Jamal explained to me that Etisalat’s new OTT services were initially planned as new commercial services to run alongside the existing IPTV service. The OnDemand service available on the web is actually the IPTV VOD library made available outside of the traditional IPTV suite (Live TV, Catch-up TV, etc.). The intent is to allow non-IPTV Etisalat subscribers to consume high-quality VOD content. Since this is still a managed network service (the service comes from the ISP), these customers are provisioned for IPTV but not allowed access to the other services in the IPTV except for VOD of course. This approach overcomes the usual QOS issue with OTT.

For Jamal, the business benefit is this – “OTT either adds real value (ARPU) to existing TV subs or perceived value (stickiness)”. It also enables Etisalat to upsell heavy broadband users towards the complete TV story including the core IPTV solution. There’s a parallel here with big DTH platforms that use VoD primarily as a recruitment tool with extra ARPU providing a nice secondary benefit.

The OTT eLife service called OnWeb is already commercially deployed in the UAE and available to subscribers of all ISPs. Of course, there’s no guaranteed QOS here.

We then whizzed through all the eLife OTT demos (eLife is the brand used for all new services delivered over fibre). Jamal was adamant that Etisalat is going to be selling services NOT devices with this new approach.

The goal is to have the same user Interface on all devices (simplified but not changed on smaller screens). We discussed whether a same navigation paradigm can actually work for devices as different as a smartphone and a 47” HD screen with a remote control. My feeling was that it’s more about capturing a similar user experience than providing an identical interface.

For all OTT services, customers must setup an account with a few required parameters. The same credentials and payment options are used for all devices. The account is then hosted in the cloud. For now one user equates to one account and multiple devices, which works fine for individual devices. But for family TVs some enhancements will be needed.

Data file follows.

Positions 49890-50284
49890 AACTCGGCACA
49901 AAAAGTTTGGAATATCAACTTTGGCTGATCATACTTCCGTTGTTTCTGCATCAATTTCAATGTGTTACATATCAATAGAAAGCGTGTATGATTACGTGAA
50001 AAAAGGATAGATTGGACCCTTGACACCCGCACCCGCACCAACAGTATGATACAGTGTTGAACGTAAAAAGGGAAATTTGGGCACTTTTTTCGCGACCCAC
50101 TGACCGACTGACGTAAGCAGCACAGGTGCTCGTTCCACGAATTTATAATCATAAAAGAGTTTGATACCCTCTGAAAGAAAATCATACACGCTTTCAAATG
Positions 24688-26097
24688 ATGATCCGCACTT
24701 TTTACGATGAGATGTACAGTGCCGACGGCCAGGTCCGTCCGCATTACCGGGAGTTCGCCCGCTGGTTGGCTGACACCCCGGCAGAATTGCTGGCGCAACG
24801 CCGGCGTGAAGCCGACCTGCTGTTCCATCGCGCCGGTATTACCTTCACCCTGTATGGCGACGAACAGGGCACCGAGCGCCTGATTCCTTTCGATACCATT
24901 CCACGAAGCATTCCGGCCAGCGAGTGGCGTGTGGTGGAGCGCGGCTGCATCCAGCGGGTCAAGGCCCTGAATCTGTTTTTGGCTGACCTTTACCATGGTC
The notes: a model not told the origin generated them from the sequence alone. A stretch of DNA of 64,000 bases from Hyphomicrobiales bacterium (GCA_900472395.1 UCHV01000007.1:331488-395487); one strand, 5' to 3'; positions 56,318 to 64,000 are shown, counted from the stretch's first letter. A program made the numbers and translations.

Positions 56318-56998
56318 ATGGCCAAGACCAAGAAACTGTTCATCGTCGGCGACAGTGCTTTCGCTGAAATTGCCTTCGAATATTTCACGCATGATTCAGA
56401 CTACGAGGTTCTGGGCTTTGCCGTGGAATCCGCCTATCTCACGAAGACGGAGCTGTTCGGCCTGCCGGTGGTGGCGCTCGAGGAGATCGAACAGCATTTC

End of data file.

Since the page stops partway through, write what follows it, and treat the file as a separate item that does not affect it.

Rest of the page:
The demo of eLife OnWeb was being shown on several STBs, importantly, none with the Etisalat brand. Third parties, who choose to include eLife OnWeb with their STB services, provide the devices. On display at the show there was a Humax branded box, an Abu Dhabi media device (Broadcom, Linux), a Kaon branded Android box, a pure IP box from Humax, an AirTies box and an LG SmartBox/Upgrader to make dumb TVs smart (exclusive to Etisalat and not available in the retail markets in the UAE). If nothing else, that impressive line-up shows that integrating Etisalt’s OTT services can’t be all that difficult.

When you fire-up the service, you are presented with a Video Dashboard promoting: Featured, Most-popular, Most-recent and My-favourites.
The TVOD menu is sub-categorized with: Featured, Latest, Popular, Browse (alphabetical), Arabic, Genres (leading to a sub-menu of a whopping 13 genres) and a menu item labelled “Content-Provider”, which I’m guessing will confuse many a user. The Movies menu has the same basic layout as the TVoD one.

The final elements available through the user interface are an unclear concept of “Channels”, an “other videos” category and a confusing second “Movie” section separate from the main movies menu, begging the question of where I should look for movies. The final menu structure contains “Premium” packages and Pay-Per-View, which made me completely lose track of what to look for where.

So after getting off to a good start the demo’s menu structure left me a bit confused. On the upside, the Phxx people on the booth (Phxx are the software developers) said that the menu structure is easy to simplify. Also they told me that menus are created dynamically so if, say a film category contains no assets, the associated menu item will not be displayed. Maybe in the future the EPG/UI could become even more intelligent and merge genres - like Action & Adventure when the total in both genres was of user-friendly size.